In search of a new paradigm
The great economic recession of the previous decade has served as a motive to start a conversation regarding the goals, priorities and tools of economic policy. The pandemic fuelled the need for this conversation, by challenging dogmas and questioning one-way solutions.
The goals of our Economic Justice project are -among other things- to analyse the tendencies of the global as well as the Greek economy, trace the forming perceptions regarding economic policy and create a space for dialogue on alternative economic thinking.
The project started in January 2022. Email: email@example.com
Eteron – Institute for Research and Social Change, is pleased to announce its collaboration with the European Tax Observatory, an independent research laboratory hosted at the Paris School of Economics directed by Gabriel Zucman, one of the world’s leading taxation experts and a close associate of Thomas Piketty.
To launch this collaboration, Eteron publishes the working paper “A Modern Excess Profit Tax”. Its authors are the EU Tax Observatory research team consisting of Gabriel Zucman, Bluebery Planterose, Carlos Oliveira and Manon François.
The study in question is essentially a proposal to tax the increase in market capitalisation of companies that are benefiting from exceptional circumstances, like for example energy companies after the invasion of Ukraine in February 2022.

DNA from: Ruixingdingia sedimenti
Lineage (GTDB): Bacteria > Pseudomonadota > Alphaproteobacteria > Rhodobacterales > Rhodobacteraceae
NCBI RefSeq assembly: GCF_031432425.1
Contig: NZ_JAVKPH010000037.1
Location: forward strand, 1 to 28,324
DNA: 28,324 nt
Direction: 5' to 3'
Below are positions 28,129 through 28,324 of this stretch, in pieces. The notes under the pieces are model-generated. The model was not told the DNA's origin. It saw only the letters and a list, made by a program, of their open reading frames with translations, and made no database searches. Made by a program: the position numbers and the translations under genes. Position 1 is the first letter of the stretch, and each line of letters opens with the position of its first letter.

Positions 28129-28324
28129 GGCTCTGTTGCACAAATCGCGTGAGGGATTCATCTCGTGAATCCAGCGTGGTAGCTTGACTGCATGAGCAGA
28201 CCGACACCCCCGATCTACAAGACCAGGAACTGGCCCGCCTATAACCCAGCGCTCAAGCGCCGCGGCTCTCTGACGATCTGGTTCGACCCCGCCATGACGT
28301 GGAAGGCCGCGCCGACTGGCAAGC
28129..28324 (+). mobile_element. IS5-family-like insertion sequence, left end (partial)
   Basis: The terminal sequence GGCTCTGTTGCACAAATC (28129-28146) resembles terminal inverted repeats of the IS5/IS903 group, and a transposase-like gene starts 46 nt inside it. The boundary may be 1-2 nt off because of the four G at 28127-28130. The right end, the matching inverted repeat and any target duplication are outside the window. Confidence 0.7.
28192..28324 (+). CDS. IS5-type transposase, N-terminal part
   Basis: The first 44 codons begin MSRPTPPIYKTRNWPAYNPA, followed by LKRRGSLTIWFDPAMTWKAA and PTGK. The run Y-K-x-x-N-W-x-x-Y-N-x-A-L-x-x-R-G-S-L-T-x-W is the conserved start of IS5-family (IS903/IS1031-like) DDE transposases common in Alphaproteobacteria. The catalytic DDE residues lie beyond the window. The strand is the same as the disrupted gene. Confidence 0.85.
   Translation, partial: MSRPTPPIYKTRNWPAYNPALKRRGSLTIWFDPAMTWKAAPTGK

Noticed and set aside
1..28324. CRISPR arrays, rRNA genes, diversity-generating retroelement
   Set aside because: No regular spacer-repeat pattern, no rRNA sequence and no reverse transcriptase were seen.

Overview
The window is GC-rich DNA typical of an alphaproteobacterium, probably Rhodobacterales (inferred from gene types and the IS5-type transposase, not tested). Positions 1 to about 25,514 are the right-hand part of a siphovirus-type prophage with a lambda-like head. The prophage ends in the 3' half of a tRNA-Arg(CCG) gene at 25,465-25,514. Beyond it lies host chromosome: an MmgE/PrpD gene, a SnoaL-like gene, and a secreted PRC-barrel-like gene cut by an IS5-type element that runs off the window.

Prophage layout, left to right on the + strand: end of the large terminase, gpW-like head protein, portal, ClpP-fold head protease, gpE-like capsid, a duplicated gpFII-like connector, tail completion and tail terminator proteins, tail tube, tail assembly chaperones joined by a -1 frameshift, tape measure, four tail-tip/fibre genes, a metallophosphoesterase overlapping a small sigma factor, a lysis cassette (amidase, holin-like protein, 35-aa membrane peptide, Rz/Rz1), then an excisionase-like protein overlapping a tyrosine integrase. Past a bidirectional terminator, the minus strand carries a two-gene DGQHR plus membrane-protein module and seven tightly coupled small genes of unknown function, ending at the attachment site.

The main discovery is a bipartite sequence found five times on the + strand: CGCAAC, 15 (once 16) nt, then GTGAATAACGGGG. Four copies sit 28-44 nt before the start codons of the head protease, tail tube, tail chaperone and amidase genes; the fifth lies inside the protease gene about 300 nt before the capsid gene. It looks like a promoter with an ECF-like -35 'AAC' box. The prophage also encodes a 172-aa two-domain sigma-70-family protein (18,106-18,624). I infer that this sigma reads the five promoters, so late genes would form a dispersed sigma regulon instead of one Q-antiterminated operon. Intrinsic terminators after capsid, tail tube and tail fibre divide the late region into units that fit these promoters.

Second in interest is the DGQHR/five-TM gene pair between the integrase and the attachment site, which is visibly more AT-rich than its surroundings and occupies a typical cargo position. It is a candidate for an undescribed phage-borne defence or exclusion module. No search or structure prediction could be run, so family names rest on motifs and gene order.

More specifically, the proposal is that all energy companies based or selling in the European Union should be subject to a tax of 33% on valuation gains if their capitalisation increased in 2022.
A 33% tax on the valuation gains of these energy companies between January 2022 and September 2022 would generate revenues of approximately €65 billion for EU countries (0.3% of GDP). In fact, if distributed in full and equally to all the EU households, this one-off tax could translate into €145 per person, i.e. almost €600 for a family of four.
The authors of the study state that the EU Tax Observatory’s proposal has two main advantages compared to traditional excess profits taxes:
First of all, since stock market capitalization is observable and hard to manipulate, the tax suggested would be easy to enforce. That is, companies would not be able to avoid it by shifting profits to tax havens.
Second, this tax would capture all rents earned by energy firms, including those earned from oil and gas extraction (upstream activities), as opposed to only rents on refining and other downstream activities.
This is in contrast to the excess profit taxes currently discussed in the European Union, such as the temporary solidarity contribution proposed by the European Commission in September 2022, which would tax profits booked in the European Union, i.e., primarily downstream activities. For a given tax rate, the excess valuation tax proposed by the EU Tax Observatory would generate about three times as much revenue as the solidarity contribution proposed by the European Commission: €65 billion vs. €25 billion with a tax rate of 33%, for example.
Finally, the fact that the proposed tax would apply to energy companies based or selling in the European Union means that such a mechanism would ensure a level playing field between EU and non-EU companies.